Editorial: The sex offender
What is the difference between me and a sex offender? Like the Pharisee in the parable, I’m thankful that I am not like such people, that I’m not on a register and don’t carry that weight of shame and guilt. But recently I read an article in The Independent by “Tom”, a married father of three in his 40s who was convicted of downloading underage pornography, and as he described how it started and what went through his mind, it made me ask myself what the difference was, morally, between us.
He did it in private. It seemed easy to conceal. He regretted it, because he was caught and shamed. Part of him disliked what he was doing, but another part dived in. He broke the law, but in a way he felt was generally tolerated. He started when he was feeling stressed and depressed, and curious. He had moral boundaries – but they turned out not to be where he thought they were. What was once out of bounds became a habit. It felt acceptable. Others did the same thing. He stopped, but slipped back into it.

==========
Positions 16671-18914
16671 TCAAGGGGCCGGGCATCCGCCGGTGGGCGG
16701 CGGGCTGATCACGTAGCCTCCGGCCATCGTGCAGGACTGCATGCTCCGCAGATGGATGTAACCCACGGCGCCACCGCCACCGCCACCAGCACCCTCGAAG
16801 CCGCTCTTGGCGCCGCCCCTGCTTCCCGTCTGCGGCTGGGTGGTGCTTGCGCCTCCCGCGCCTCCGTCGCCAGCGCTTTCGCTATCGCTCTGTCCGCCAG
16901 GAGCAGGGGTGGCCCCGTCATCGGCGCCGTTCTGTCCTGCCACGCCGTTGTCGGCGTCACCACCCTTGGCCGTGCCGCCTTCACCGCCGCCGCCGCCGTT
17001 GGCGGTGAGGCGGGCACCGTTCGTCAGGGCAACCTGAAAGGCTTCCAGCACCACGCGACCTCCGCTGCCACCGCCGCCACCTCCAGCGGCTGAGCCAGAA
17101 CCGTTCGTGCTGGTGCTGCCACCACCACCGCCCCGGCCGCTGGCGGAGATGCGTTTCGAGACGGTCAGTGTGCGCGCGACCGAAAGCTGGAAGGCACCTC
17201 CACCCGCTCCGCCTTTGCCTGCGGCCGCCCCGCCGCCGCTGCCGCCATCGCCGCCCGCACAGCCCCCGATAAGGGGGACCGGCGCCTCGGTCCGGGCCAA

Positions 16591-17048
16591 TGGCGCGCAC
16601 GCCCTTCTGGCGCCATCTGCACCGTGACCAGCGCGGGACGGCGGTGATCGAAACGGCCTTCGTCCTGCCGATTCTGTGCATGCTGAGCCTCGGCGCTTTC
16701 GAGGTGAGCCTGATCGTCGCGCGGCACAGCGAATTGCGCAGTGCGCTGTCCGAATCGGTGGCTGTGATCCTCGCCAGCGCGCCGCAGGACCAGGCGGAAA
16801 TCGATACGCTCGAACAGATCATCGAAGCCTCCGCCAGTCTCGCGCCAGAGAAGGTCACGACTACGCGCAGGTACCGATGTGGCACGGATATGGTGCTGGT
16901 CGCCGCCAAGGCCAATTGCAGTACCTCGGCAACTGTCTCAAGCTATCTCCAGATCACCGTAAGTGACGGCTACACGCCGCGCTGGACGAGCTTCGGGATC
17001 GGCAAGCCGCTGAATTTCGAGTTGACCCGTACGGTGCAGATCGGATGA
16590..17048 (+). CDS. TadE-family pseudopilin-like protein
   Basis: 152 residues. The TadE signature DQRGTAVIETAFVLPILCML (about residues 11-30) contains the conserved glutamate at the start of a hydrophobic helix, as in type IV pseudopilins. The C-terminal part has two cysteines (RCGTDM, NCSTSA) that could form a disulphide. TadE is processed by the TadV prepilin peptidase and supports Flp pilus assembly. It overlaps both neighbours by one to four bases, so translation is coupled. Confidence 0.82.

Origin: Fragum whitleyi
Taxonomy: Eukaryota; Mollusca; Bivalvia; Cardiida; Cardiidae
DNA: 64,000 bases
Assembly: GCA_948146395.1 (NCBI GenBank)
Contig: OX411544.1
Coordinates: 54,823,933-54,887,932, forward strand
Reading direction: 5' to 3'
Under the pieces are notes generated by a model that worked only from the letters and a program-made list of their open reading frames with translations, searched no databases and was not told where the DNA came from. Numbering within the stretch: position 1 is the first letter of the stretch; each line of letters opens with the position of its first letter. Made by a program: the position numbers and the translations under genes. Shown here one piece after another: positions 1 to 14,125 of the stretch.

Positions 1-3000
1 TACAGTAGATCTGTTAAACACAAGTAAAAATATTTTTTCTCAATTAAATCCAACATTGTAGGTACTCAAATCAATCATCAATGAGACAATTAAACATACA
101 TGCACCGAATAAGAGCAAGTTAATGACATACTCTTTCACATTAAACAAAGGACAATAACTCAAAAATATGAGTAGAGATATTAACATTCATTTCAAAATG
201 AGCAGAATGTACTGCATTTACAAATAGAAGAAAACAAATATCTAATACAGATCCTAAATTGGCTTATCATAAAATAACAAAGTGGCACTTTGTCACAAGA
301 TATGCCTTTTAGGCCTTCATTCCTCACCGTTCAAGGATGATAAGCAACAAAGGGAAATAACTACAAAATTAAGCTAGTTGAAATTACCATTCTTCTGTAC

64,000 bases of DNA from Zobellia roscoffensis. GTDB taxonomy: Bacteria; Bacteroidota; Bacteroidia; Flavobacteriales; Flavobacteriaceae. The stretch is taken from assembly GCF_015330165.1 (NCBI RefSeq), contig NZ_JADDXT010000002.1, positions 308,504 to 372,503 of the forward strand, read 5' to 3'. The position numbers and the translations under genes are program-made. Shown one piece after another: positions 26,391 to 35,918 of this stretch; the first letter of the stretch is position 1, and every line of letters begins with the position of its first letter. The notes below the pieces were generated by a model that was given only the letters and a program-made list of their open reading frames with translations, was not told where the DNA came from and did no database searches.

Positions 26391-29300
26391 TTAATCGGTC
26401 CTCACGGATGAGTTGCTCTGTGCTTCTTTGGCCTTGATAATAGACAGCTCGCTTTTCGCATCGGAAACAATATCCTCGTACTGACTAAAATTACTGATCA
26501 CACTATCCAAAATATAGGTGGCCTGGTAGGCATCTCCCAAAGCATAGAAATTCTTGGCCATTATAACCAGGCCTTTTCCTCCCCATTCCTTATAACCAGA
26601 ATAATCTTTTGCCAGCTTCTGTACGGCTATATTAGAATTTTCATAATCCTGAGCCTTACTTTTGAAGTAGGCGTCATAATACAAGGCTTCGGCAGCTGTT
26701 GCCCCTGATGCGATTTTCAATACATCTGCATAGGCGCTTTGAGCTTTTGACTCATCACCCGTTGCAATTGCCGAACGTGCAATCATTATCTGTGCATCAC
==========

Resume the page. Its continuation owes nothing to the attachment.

Every single moral decision or process he described is utterly familiar from my own life, and, if you’ll pardon the leap to conclusions, yours as well. Our preferences and weaknesses may (or may not) be different from his, and the details of the damage done may vary tremendously, but if we have made fundamentally the same kind of decisions, are we not fundamentally the same kind of people? We are all both victim and perpetrator of the universal human habit of breaking.
For me this is the central wisdom of the Gospel. No one is good except God, and yet we all bear God’s image. How reassuring it would be if we could stick a label on the evil people to differentiate them from ourselves, put them all in a boat and send them off to some other place. But there is only one boat, and we’re all in it.
And talking of the human propensity to foul things up, thank you for all your feedback on the new design of Reform. It’s been overwhelmingly positive, which is nice, but several of you have found the text harder to read. We’ve changed our ways and made it a little bigger this month. Do let us know if it does the trick.
This article was published in the September 2013 edition of Reform.